Philippines' elite swallows country's new wealth
By Cecil Morella, AFPMANILA -- Optimism is soaring that the Philippines is finally becoming an Asian tiger economy, but critics caution that a tiny elite which has long dominated is amassing most of the new wealth while the poor are missing out.
March 4, 2013, 9:17 am TWN
President Benigno Aquino has overseen some of the highest growth rates in the region since he took office in 2010, while the stock market has hovered in record territory, credit ratings have improved and debt ratios have dropped.
“The Philippines is no longer the sick man of East Asia, but the rising tiger,” World Bank country director Motoo Konishi told a forum attended by many of Aquino's economic planning chiefs recently.
However economists say that, despite genuine efforts from Aquino's team to create inclusive growth, little progress has been made in changing a structure that for decades has allowed one of Asia's worst rich-poor divides to develop.
“I think it's obvious to everyone that something is structurally wrong. The oligarchy has too much control of the country's resources,” Cielito Habito, a respected former economic planning minister, told AFP.
He presented data to the same economic forum at which Konishi spoke, showing that in 2011 the 40 richest families on the Forbes wealth list accounted for 76 percent of the country's gross domestic product (GDP) growth.
This was the highest in Asia, compared with Thailand where the top 40 accounted for 33.7 percent of wealth growth, 5.6 percent for Malaysia and just 2.8 percent for Japan, according to Habito.
According to the Forbes 2012 annual rich list, the two wealthiest people in the Philippines, ethnic Chinese magnates Henry Sy and Lucio Tan, were worth a combined US$13.6 billion.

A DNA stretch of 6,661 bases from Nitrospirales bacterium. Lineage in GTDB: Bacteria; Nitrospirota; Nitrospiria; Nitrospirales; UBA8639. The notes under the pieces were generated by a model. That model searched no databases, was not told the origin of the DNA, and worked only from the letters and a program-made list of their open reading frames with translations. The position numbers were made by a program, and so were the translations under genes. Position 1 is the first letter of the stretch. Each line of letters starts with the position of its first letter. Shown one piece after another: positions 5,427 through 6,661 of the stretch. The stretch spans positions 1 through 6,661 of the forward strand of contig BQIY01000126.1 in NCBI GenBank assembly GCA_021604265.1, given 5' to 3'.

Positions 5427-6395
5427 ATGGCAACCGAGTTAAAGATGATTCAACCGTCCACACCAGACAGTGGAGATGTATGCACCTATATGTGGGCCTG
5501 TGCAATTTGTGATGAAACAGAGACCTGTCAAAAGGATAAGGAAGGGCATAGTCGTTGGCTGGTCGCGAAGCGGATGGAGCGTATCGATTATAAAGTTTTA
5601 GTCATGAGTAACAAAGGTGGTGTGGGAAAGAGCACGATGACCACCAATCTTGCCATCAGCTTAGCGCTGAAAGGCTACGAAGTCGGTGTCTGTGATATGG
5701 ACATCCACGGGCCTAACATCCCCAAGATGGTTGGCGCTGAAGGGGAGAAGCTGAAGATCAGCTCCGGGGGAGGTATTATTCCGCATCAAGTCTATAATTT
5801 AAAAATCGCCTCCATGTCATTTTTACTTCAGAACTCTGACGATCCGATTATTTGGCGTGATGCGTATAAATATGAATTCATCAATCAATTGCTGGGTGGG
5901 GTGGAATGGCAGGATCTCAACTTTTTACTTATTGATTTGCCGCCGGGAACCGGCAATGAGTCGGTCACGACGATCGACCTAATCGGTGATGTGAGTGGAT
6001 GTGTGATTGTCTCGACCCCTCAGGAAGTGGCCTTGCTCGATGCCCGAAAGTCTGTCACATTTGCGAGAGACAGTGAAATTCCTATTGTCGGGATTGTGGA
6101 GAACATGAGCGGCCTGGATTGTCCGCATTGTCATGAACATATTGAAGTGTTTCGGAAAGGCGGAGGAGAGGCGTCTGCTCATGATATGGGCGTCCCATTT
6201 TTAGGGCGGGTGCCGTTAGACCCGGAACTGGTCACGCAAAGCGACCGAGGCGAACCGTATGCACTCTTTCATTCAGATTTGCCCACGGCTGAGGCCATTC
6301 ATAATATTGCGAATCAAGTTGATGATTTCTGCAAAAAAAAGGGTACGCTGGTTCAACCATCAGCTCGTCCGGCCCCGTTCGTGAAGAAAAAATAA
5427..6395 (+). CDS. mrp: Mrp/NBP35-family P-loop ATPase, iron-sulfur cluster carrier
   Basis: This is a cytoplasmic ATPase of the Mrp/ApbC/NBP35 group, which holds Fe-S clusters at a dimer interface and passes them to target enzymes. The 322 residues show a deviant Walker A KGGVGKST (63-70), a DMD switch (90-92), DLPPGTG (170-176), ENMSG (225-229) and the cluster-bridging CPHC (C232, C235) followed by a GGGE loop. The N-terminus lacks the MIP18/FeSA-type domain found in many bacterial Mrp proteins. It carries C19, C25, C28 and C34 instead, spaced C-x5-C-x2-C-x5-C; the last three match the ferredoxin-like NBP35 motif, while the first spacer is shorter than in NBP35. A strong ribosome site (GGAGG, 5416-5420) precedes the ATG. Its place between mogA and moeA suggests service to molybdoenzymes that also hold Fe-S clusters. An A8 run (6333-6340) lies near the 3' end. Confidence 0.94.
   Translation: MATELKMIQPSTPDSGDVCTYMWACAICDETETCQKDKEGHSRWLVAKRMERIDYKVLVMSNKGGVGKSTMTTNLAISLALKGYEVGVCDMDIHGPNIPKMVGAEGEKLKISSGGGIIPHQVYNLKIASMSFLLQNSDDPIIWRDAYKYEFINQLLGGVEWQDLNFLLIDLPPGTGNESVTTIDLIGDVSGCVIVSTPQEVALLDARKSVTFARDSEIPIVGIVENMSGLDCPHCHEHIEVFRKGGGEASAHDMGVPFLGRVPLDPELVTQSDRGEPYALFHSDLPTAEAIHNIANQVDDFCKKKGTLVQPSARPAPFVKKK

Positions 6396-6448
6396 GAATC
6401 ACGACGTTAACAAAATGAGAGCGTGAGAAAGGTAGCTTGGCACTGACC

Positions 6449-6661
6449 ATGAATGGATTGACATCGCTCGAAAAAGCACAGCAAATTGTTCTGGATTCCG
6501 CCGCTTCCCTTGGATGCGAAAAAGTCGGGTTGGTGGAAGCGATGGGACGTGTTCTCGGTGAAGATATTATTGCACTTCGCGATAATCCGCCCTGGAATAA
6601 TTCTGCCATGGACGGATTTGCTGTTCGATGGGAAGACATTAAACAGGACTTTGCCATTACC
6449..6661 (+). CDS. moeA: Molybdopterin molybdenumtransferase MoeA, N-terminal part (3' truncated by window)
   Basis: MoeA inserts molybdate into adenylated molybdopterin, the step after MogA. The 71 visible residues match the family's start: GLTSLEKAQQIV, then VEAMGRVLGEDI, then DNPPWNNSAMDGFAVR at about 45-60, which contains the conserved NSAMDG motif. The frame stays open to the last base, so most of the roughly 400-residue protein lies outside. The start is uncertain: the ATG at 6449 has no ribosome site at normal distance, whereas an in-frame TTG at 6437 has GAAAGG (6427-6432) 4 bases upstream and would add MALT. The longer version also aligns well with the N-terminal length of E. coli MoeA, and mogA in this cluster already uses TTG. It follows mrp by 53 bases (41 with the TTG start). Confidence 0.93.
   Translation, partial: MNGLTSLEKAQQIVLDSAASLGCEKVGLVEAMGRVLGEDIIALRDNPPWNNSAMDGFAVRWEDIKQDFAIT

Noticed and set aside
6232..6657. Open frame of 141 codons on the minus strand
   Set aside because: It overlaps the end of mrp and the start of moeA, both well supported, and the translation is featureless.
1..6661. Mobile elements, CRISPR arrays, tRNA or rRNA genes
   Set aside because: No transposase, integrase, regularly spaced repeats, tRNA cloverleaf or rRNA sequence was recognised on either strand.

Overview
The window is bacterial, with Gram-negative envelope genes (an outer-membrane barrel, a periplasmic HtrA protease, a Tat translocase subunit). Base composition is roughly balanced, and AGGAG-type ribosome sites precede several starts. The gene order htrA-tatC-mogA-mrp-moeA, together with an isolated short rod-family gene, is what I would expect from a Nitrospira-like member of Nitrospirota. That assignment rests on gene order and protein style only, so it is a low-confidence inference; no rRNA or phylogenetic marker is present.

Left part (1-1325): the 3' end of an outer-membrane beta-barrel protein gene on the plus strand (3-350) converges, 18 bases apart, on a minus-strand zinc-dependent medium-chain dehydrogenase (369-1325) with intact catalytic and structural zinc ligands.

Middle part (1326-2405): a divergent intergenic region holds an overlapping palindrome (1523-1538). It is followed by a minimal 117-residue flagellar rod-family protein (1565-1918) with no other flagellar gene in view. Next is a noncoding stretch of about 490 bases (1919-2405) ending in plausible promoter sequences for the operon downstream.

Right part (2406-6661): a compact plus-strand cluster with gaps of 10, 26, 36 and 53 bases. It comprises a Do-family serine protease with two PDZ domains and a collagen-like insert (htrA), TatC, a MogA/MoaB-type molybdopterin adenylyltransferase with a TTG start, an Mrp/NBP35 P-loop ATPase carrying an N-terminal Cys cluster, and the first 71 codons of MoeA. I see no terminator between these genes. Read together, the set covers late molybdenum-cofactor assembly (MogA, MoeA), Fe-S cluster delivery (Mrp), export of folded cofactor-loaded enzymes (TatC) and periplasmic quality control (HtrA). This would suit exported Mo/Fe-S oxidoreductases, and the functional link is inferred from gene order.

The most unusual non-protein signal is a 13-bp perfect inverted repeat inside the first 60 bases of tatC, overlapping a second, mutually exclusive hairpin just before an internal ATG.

This equated to 6 percent of the entire Philippine economy.
In contrast, about 25 million people, or one quarter of the population, lived on US$1 a day or less in 2009, which was little changed from a decade earlier, according to the government's most recent data.
Some of the elite families have dominated since the Spanish colonial era that ended in the late 1800s.
Prominent Spanish names, such as Ayala and Aboitiz, continue to control large chunks of the economy and members of the families are consistent high placers on Forbes' annual top-40 wealth list.
Their business interests range from utilities to property development to banking, telecommunications and the booming outsourcing industry.
Many of the ethnic Chinese tycoons, such as Sy and Tan, got their start soon after the country gained post-World War II independence from the United States.
The tendency for the same names to dominate major industries can be partly attributed to government regulations that continue to allow near monopolies and protections for key players.
For decades after independence from the United States in 1946, important sectors such as air transport and telecommunications were under monopoly control, according to a Philippine Institute for Development Studies paper.